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rootless is not insinuating anything, and in fact defends him/herself dispassionately.
it's good to be vigilant, but i think this is a bit over the top, as while technically true, i don't feel any bad will to the germans in rootless' comments, just perhaps a conflation, a generalisation quite appropriate for a discussion like this, all the more understandable when the family history is laid out.
it is too easy to make the nazis something 'other', and yet all european countries have abused jews throughout history, the german nazis just took it to its nightmarish conclusion most recently, so no-one here feels unsullied somewhat by our collective past in this and other regards.
the past is very much alive and much still unexpiated, by rights palestinians should hate hitler more than anyone, and this thread reveals how the phenomenon of fascism wounded so many people in so many countries, and those wounds have very thin new skin over them.
her in italy i get a distinct impression that fascism has not been processed completely, and the germans outrageousness was easy to point to, saying 'at least we never did that, when colluding was an integral part of that 'chain of pain'.
the fact that the new uber-right is gathering momentum in europe is another sad sign we have not learned our lessons well enough, that sweeping things under the historical rug is always a bad idea.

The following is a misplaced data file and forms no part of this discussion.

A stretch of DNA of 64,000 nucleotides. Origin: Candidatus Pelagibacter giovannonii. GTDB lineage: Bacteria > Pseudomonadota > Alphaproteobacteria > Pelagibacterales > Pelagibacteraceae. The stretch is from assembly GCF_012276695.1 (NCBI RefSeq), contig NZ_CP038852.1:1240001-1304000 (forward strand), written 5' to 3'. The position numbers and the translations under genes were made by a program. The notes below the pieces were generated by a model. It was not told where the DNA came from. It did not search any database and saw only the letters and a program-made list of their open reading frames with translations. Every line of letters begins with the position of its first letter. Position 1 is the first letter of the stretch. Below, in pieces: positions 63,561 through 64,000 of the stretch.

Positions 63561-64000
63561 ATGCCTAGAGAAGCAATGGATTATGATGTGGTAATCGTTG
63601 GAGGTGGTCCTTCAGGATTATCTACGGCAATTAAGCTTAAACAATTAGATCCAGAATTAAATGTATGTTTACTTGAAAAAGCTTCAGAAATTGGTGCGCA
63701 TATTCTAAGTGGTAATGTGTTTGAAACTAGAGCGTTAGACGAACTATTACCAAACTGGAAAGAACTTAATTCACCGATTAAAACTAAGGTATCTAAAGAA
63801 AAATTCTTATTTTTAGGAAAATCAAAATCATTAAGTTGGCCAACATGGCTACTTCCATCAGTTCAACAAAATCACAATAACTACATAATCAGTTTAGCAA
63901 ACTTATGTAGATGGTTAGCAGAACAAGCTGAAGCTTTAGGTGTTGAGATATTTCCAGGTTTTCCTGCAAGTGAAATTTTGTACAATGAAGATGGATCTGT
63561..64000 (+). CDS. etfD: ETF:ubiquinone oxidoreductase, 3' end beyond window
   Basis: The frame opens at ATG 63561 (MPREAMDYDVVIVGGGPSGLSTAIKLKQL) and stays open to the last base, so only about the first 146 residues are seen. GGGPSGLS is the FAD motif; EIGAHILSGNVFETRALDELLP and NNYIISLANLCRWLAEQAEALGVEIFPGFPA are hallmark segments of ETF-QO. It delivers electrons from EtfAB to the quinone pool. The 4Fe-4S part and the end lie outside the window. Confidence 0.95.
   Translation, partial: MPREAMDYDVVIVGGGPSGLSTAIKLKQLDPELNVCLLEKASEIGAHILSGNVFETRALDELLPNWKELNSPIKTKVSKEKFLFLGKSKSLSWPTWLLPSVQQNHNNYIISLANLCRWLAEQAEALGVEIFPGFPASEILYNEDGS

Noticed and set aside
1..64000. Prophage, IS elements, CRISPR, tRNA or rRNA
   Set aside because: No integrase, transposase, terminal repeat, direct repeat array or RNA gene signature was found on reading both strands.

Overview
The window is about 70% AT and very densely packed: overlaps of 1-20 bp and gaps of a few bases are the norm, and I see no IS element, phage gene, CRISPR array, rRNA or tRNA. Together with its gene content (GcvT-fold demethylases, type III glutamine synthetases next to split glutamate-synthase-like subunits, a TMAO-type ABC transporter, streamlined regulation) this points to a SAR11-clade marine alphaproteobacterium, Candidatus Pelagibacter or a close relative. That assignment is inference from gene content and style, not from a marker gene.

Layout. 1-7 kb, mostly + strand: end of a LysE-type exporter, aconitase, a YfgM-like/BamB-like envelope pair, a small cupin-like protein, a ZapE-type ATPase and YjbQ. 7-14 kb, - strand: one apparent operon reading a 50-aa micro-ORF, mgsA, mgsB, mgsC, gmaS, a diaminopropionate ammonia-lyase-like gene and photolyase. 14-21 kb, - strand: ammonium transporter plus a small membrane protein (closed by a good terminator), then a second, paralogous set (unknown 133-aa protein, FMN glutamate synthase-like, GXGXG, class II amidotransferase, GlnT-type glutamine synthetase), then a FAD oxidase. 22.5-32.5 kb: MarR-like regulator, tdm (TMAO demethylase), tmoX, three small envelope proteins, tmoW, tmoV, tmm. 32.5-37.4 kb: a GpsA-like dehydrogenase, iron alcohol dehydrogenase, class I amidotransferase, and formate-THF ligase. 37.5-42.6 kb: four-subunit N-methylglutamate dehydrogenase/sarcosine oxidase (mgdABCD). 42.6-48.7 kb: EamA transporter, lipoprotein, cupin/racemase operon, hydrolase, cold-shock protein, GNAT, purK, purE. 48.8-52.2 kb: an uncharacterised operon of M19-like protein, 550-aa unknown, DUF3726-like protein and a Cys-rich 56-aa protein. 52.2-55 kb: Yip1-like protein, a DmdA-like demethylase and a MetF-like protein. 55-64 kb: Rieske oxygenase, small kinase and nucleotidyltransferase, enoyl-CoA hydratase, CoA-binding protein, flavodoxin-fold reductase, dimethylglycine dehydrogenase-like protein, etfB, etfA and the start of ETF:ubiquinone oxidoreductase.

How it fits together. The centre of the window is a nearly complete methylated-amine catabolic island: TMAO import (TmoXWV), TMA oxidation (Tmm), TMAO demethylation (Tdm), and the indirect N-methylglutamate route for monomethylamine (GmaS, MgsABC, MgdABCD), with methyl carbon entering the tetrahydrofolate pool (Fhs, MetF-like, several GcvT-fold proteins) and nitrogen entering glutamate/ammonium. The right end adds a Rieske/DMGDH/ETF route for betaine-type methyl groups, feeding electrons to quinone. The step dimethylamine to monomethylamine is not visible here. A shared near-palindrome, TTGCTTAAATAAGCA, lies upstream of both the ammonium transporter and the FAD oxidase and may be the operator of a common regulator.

the first time i visited germany with my s.o. every time i saw a smoking chimney i felt sick, and i lost no relatives through warcrimes.
it seems obvious to me that rootless' comments are in good faith, and PNing them has led us into a forest of misunderstanding, though i applaud anyone keeping a hyperscanner alert for any whiff of racism.
it's not racist per se to state a truth, even a general one, and the guilt of nazism tainted many without german borders, even supported by 'high-class' financiers from europe and the usa.
plenty of guilt to go around, i give a lot of credit to the germans for how hard they have tried to expiate what they did, yet the comment about how many graveyards the new germany was built over was a slam to the gut.
both are right in this discussion, just talking past one another a bit, i reckon.
'The history of public debt is full of irony. It rarely follows our ideas of order and justice.' Thomas Piketty
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